I’m sitting on my porch in Vermont on an absolutely beautiful summer’s eve. Everything seemed perfect until my friend says, “By the way I have an etiquette question for you.”
My antenna went up as the tranquility of the perfect evening was threatened.
“I have this friend, the sweetest friend,” she went on, “but he keeps sending me emails—you know, scenic pictures, stories, jokes. I keep deleting them, but I feel guilty. What do I do? How can I stop him from sending them to me?”
Clearly, she was between a rock and a hard place: continue to deal with the numerous unsolicited emails or risk saying something to her friend that would make him feel unappreciated and hurt the friendship.
Realistically, she has two choices, say something and stop the emails, or put up with the emails, delete them, and learn to accept her guilt. Taking the first path, she could say something like, “Tom, I really enjoy you but would you mind taking me off your distribution list? I’d really appreciate it.” There’s no telling for sure how Tom will feel about the request. He may not be bothered at all or he may be peeved that his friend doesn’t like what he is sharing. Unfortunately, my friend simply has no way of knowing what he will feel. So, I told her she needs to assess how important it is to her that the emails stop, because no matter how gentle she might be in communicating with him, the result might be a hurt relationship.
In the final analysis we settled on choice number two: keep deleting the emails. He’s a friend, and it’s really not that painful to look at and delete these emails and who knows, maybe every once in a while there will be one that brings a smile to her face. That’s a much better result than potentially damaging a dear friendship.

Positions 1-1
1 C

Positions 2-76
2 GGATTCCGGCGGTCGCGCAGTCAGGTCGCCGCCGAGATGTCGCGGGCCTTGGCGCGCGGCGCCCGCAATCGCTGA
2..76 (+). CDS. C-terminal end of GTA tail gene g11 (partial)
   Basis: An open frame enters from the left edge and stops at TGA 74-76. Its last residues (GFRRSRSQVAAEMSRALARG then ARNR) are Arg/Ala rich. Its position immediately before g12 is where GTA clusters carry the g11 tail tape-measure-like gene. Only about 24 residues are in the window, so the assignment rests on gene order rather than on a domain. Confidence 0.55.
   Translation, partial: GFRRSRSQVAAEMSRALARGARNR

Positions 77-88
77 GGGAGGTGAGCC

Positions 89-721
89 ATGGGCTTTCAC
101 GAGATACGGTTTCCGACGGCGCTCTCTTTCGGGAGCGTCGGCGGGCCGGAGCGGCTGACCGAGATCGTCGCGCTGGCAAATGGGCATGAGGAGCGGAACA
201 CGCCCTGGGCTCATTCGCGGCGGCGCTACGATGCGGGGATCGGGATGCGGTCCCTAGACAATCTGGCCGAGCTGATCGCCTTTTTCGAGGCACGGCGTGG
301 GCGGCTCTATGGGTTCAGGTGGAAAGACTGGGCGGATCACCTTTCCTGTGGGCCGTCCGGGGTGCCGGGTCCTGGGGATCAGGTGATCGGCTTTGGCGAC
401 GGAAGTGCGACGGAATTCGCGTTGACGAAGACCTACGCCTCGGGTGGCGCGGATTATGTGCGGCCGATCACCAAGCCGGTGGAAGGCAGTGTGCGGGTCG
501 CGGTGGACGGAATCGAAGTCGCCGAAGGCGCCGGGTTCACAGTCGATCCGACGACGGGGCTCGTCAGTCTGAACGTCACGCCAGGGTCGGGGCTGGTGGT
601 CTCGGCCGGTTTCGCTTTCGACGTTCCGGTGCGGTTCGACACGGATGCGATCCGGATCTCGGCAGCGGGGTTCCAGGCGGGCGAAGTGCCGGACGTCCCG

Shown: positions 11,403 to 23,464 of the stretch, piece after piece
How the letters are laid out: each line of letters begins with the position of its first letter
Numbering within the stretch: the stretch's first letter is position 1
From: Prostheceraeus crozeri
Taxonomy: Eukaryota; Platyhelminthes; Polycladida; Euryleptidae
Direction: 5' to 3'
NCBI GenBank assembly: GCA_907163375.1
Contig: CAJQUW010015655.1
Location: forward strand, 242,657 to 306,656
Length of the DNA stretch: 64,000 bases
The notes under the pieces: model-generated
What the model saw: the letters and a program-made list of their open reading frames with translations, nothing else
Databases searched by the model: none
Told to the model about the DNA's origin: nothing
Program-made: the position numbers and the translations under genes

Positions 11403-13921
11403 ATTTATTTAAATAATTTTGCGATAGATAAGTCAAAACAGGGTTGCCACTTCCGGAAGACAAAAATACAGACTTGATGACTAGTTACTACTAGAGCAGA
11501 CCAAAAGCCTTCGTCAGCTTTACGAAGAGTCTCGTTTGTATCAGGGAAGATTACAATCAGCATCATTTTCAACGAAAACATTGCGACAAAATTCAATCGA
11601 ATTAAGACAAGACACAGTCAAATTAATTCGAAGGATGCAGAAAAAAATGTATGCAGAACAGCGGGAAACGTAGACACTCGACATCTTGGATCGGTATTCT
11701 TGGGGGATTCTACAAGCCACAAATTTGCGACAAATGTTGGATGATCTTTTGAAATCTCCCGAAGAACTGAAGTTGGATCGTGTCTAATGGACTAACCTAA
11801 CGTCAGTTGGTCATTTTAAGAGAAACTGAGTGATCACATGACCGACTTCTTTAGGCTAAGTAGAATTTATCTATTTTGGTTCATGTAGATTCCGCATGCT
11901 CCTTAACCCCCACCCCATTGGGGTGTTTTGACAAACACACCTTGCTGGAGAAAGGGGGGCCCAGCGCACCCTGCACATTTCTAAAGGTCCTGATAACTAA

While in this situation saying nothing is the right choice for my friend, that may not always be the case. For instance, the emails may be offensive or push a belief you don’t share or the person really isn’t a friend, and you’d prefer not to be receiving those emails. In that case asking the person to take you off their distribution list may be the right thing to do. Just be gentle in your request. You don’t have to explain that you find the emails offensive or that you disagree with the person; just ask.
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About the author
Since 2004, Peter Post has tackled readers' questions in The Boston Sunday Globe's weekly business etiquette advice column, Etiquette at Work. Post is the co-author of "The Etiquette Advantage in Business" and conducts business etiquette seminars across the country. In October 2003 his book "Essential Manners For Men" was released and quickly became a New York Times best seller. He is also the author of "Essential Manners for Couples," "Playing Through–A Guide to the Unwritten Rules of Golf," and co-author of "A Wedding Like No Other." Post is Emily Post's great-grandson. His media appearances include "CBS Sunday Morning," CBS's "The Early Show," NBC's "Today," ABC's "Good Morning America," and "Fox News."